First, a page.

2.7 Essential Terms and Concepts

Project Management Process Group:  Is “a logical grouping of project management inputs, tools and techniques, and outputs. The Project Management Process Groups include initiating processes, planning processes, executing processes, monitoring and controlling processes, and closing processes. pmp training guideProject Management Process Groups are not project phases.[1]

Progressive elaboration:  Is referred to the “iterative process of increasing the level of detail in a project management plan as greater amounts of information and more accurate estimates become available.[2]”  In essence progressive elaboration is the process of refining the characteristics of the project’s end result as well as progressively elaborating project management processes as well.   For instance a project to build a petrochemical plant in the initiation project phase is defined at a coarse level, although the main specifications are spelled out in detail (output of the plant once operations, sections of the plant, overall estimation of piping, rotary, electrical and other building blocks of the construction project, etc.) the specifics of most of the plant sections and the project management plan itself are not known.  As the work progresses more is learned about the plant and the project management plan is adjusted to the new learning and more detailed level work is executed.

Baseline:  Is “the approved version of a work product that can be changed only through formal change control procedures and is used as a basis for comparison.[3]”  Baseline is the frozen original plan plus approved changes.  Baselines as the name implies are used as a yardstick to measure deviations from the plan.  If the changes applied to the plan are considerable, the baseline is redone (rebaselined) rather than allowing the gap between planned and executed growth.

Historical information and lessons learned (two different entities): One of the key characteristics of learning organizations[4] as   the name suggests is the ability to document, catalogue, retrieve, and learn from both successes and failures.  Circling back to the Organizational Process Assets, organizations that document their historical information and lessons learned overtime accumulate invaluable information assisting project managers and enabling them to avoid costly mistakes and deliver better results.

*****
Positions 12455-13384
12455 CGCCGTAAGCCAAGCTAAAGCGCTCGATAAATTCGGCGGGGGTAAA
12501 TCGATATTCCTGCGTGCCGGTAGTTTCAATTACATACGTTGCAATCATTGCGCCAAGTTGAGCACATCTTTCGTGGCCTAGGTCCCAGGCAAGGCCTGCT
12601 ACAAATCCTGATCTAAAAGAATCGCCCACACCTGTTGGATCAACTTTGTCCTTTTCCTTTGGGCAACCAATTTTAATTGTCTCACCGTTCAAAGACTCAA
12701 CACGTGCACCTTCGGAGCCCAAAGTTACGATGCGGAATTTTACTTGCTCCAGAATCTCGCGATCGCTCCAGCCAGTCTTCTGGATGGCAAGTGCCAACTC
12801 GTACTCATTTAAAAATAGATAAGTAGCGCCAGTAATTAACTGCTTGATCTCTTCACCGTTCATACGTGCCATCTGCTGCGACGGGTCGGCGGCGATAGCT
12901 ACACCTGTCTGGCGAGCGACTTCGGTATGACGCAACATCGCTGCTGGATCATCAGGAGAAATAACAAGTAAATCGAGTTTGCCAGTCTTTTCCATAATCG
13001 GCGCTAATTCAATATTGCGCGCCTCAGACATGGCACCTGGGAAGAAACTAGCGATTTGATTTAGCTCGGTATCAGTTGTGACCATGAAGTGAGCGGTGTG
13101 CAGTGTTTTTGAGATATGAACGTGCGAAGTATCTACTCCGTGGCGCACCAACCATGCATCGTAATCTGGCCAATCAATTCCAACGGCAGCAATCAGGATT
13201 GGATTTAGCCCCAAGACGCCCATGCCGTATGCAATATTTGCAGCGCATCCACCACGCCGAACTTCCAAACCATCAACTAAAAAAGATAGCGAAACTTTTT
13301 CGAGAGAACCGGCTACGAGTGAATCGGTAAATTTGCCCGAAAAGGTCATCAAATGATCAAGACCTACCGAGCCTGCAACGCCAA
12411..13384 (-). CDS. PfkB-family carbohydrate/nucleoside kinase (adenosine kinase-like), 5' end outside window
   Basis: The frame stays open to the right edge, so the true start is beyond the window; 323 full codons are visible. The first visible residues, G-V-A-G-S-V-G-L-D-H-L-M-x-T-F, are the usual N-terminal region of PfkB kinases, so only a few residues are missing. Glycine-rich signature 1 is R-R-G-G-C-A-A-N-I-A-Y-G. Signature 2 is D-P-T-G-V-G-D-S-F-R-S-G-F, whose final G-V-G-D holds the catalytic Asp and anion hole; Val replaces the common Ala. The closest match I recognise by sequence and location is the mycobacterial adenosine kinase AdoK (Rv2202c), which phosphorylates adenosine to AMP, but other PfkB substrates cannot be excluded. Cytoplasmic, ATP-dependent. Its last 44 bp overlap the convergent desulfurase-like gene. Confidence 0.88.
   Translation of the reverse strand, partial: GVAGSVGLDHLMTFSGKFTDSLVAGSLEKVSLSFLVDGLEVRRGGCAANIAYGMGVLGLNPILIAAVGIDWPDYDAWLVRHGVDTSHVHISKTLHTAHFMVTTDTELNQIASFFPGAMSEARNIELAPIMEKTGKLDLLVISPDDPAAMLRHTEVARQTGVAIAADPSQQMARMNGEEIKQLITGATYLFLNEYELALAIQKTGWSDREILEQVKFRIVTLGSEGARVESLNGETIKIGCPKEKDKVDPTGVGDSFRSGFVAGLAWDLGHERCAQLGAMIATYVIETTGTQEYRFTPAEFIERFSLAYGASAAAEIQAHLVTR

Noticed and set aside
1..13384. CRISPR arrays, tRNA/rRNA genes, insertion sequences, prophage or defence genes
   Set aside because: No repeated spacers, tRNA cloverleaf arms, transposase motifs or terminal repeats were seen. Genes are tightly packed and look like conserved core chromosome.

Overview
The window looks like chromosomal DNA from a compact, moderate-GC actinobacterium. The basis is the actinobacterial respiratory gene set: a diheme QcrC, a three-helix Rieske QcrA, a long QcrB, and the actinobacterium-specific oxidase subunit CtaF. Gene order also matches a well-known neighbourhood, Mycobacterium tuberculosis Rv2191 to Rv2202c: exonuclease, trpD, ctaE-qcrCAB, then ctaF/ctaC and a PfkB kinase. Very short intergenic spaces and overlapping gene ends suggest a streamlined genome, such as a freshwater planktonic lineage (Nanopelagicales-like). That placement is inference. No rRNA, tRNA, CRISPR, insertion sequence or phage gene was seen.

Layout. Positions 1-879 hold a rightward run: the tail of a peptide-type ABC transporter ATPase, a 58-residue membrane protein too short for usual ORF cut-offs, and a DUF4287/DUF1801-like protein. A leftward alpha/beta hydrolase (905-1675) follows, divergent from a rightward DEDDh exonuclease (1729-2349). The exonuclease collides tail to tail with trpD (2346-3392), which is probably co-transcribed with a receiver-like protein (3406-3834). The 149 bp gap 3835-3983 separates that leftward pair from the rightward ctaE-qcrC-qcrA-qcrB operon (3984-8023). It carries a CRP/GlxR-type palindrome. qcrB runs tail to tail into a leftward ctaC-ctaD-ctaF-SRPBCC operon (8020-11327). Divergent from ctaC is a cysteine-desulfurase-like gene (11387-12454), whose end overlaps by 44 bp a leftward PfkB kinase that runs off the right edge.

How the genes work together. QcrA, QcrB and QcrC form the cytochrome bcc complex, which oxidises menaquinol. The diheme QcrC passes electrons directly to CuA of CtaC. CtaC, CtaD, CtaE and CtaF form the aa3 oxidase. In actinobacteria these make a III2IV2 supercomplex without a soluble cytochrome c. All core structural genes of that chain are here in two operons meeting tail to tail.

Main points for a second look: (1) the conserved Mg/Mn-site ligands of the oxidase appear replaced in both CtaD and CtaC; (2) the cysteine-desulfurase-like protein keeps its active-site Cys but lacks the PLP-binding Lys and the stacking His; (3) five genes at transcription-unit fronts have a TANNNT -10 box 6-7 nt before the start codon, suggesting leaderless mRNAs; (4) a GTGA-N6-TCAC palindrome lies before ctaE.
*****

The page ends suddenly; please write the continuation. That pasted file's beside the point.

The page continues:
Constraint: Is “a limiting factor that affects the execution of a project, program, portfolio, or process.[5]

Triple constraints: “Managing a project typically includes:

  • Identifying requirements,
  • Addressing the various needs, concerns, and expectations of the stakeholders as the project is planned and carried out,
  • Setting and maintaining active communication with stakeholders, and
  • Balancing the competing project constraints including, but not limited to:

○ Scope                         [one of triple constraints],


Schedule                    [one of triple constraints],

○ Budget                       [one of triple constraints],

○ Resources, and

○ Risks.[6]

Of the above constraints Time (Schedule), Cost (Budget), and Scope are widely known as triple constraints.  You will notice that the triple constraint is a repeating theme throughout this course.  The concept behind the triple constraints is that the project is considered a success when it meet these constraints and for every decision made in the project there is often a tradeoff between them.  For instance a new feature for the credit card processing process of the website project is submitted by the client (change in scope), this change in scope would result in changes in the project duration and cost, as such the project manager and her team have to negotiate the options available with regard to tradeoff options with key stakeholders and the project sponsor before adjusting the project management plan and its execution.  Imagine the triple constraints as a triangle were changing one of them would affect the two other.